Another notable difference between Hotline and Clubhouse is that Hotline events are recorded.
Today, Clubhouse favors more casual chats where people understand there’s no transcript or recording taking place (unless indicated by the host in the room’s title). This, Clubhouse believes, allows participants to speak more freely and with less fear. But Hotline automatically produces recordings. After the event, the host will receive two recordings of the session — one as an mp3 and another as an mp4. The creator can then upload these to other networks, like YouTube or Facebook, edit them into short-form content for apps like TikTok or turn the audio recording into a podcast, or anything else.
At launch, anyone can join a Hotline for free and there’s no limit on audience size, though this could change as the experiment progresses.
Despite the similarities with Clubhouse, Hotline has a different vibe because of its use of video, text-based questions, upvoting and because it’s recorded. This makes it feel less like a casual hangout and more like a professional event where an expert is leading a session and inviting an audience to ask questions.
Hotline is now one of several apps that Facebook’s NPE team has launched in the creator space to experiment with different ideas around audio and video. The group is continuing to test a creator app called Super, similar to Cameo, which is web-based and entirely video. It also previously tested an audio-only calling app, CatchUp, which shut down last year, as well as another Q&A product known as Venue, which is more of a Twitter-like companion for live events. More recently, it has launched TikTok-esque video apps Collab and BARS, which focused on collaborative music and raps, respectively.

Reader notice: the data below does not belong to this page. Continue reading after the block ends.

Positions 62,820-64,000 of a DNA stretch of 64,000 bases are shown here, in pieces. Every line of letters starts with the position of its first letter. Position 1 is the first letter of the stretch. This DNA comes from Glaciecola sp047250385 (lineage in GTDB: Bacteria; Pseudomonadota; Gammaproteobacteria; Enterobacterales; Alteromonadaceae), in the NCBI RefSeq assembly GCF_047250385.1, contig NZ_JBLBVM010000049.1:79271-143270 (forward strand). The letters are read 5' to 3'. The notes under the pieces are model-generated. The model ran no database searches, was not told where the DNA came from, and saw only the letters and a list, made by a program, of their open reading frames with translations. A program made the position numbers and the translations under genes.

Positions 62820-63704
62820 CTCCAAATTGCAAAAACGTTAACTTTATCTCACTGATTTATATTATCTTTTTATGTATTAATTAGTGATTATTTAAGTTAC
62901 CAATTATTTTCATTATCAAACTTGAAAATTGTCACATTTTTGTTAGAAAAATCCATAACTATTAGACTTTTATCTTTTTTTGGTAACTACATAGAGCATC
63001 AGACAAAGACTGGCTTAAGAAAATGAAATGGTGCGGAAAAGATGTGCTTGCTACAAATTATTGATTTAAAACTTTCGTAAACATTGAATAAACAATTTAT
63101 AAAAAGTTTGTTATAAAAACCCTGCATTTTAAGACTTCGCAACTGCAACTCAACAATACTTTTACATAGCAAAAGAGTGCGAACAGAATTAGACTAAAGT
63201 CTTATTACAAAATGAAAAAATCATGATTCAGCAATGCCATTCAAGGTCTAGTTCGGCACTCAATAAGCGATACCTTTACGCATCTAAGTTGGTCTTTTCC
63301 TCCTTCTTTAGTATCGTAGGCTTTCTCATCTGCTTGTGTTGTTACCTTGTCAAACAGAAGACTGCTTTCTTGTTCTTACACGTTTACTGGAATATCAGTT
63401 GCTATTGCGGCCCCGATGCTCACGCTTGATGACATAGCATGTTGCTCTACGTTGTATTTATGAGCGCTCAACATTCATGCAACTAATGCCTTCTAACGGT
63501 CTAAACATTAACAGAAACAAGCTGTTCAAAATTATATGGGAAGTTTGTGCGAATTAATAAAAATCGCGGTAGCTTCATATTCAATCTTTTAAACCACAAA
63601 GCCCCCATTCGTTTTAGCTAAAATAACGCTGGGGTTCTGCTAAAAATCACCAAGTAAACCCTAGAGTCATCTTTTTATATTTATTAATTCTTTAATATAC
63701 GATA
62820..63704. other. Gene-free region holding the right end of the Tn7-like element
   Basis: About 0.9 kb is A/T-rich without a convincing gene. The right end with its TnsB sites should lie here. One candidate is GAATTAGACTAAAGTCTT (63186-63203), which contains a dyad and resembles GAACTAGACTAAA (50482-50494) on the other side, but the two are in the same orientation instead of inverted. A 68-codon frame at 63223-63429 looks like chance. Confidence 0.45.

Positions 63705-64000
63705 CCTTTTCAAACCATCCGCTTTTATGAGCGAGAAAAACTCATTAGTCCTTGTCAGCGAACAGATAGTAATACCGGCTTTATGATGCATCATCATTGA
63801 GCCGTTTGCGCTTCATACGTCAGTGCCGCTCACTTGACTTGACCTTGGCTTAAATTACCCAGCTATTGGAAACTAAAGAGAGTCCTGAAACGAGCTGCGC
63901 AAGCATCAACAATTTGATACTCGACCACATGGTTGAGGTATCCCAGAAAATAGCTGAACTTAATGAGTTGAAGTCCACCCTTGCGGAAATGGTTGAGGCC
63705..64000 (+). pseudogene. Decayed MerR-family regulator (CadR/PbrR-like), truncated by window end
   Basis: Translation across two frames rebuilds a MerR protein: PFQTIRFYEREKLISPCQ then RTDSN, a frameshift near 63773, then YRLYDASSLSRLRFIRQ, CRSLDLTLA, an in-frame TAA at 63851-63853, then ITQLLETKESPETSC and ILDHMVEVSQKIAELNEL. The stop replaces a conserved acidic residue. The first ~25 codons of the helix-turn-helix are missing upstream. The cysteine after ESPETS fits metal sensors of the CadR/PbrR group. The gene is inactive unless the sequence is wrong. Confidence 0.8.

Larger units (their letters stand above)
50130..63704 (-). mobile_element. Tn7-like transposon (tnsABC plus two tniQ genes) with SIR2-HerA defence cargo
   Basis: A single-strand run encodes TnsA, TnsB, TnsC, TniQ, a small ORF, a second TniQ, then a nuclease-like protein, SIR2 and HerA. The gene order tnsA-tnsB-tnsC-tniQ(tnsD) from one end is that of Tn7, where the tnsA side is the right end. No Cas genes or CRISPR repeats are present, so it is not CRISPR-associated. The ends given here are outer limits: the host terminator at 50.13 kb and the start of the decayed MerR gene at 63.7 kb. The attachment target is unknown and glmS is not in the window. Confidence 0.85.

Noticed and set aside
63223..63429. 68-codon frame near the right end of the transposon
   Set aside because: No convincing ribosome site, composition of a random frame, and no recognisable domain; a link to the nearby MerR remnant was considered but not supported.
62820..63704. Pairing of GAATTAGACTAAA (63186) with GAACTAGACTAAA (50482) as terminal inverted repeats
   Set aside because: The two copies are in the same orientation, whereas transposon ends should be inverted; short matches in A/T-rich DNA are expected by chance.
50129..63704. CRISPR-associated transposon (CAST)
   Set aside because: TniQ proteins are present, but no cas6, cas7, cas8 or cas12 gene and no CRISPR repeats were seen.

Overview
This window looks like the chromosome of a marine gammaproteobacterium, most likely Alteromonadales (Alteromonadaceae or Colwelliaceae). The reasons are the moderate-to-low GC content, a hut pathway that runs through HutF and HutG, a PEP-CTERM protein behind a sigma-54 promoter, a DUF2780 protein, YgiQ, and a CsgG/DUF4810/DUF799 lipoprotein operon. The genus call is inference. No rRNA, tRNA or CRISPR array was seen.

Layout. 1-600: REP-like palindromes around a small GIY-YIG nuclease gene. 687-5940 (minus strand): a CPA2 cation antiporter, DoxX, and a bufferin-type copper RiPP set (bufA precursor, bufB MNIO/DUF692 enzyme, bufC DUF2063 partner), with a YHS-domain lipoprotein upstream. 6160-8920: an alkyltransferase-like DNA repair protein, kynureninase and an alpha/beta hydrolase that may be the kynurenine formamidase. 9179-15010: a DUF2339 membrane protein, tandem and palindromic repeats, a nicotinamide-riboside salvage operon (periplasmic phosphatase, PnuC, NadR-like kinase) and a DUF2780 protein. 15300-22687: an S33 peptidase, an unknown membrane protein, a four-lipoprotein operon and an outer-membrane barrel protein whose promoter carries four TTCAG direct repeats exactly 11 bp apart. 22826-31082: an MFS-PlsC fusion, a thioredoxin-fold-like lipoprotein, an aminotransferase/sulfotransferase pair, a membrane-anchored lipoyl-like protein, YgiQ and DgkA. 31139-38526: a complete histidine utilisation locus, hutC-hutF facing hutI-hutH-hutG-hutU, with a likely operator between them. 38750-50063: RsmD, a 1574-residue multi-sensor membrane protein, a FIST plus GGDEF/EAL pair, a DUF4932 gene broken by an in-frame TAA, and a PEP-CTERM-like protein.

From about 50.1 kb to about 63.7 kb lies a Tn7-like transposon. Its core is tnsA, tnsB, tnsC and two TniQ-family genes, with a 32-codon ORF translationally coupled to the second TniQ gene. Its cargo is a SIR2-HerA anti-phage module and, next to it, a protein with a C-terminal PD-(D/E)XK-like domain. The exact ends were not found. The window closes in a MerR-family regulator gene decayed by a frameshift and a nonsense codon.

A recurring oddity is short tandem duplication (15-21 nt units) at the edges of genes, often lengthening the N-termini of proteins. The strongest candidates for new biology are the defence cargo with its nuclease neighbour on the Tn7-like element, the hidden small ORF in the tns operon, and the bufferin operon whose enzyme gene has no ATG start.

Over time, the goal of NPE projects isn’t necessarily to stand them up on their own as individual apps — though that could happen, if they gained enough traction. More broadly, the learnings from the tests and experiments can help inform future Facebook product development, as it builds out new features for existing products, like Messenger Rooms or Facebook Live, among other things.
Facebook didn’t make an official announcement about Hotline’s launch, but offered a statement about today’s test.
“With Hotline, we’re hoping to understand how interactive, live multimedia Q&As can help people learn from experts in areas like professional skills, just as it helps those experts build their businesses,” a spokesperson said. “New Product Experimentation has been testing multimedia products like CatchUp, Venue, Collab, and BARS, and we’re encouraged to see the formats continue to help people connect and build community,” they added.
Hotline isn’t Facebook’s only attempt to challenge Clubhouse. The company is also in the process of developing a Clubhouse rival within the Messenger Rooms product experience, Facebook recently confirmed.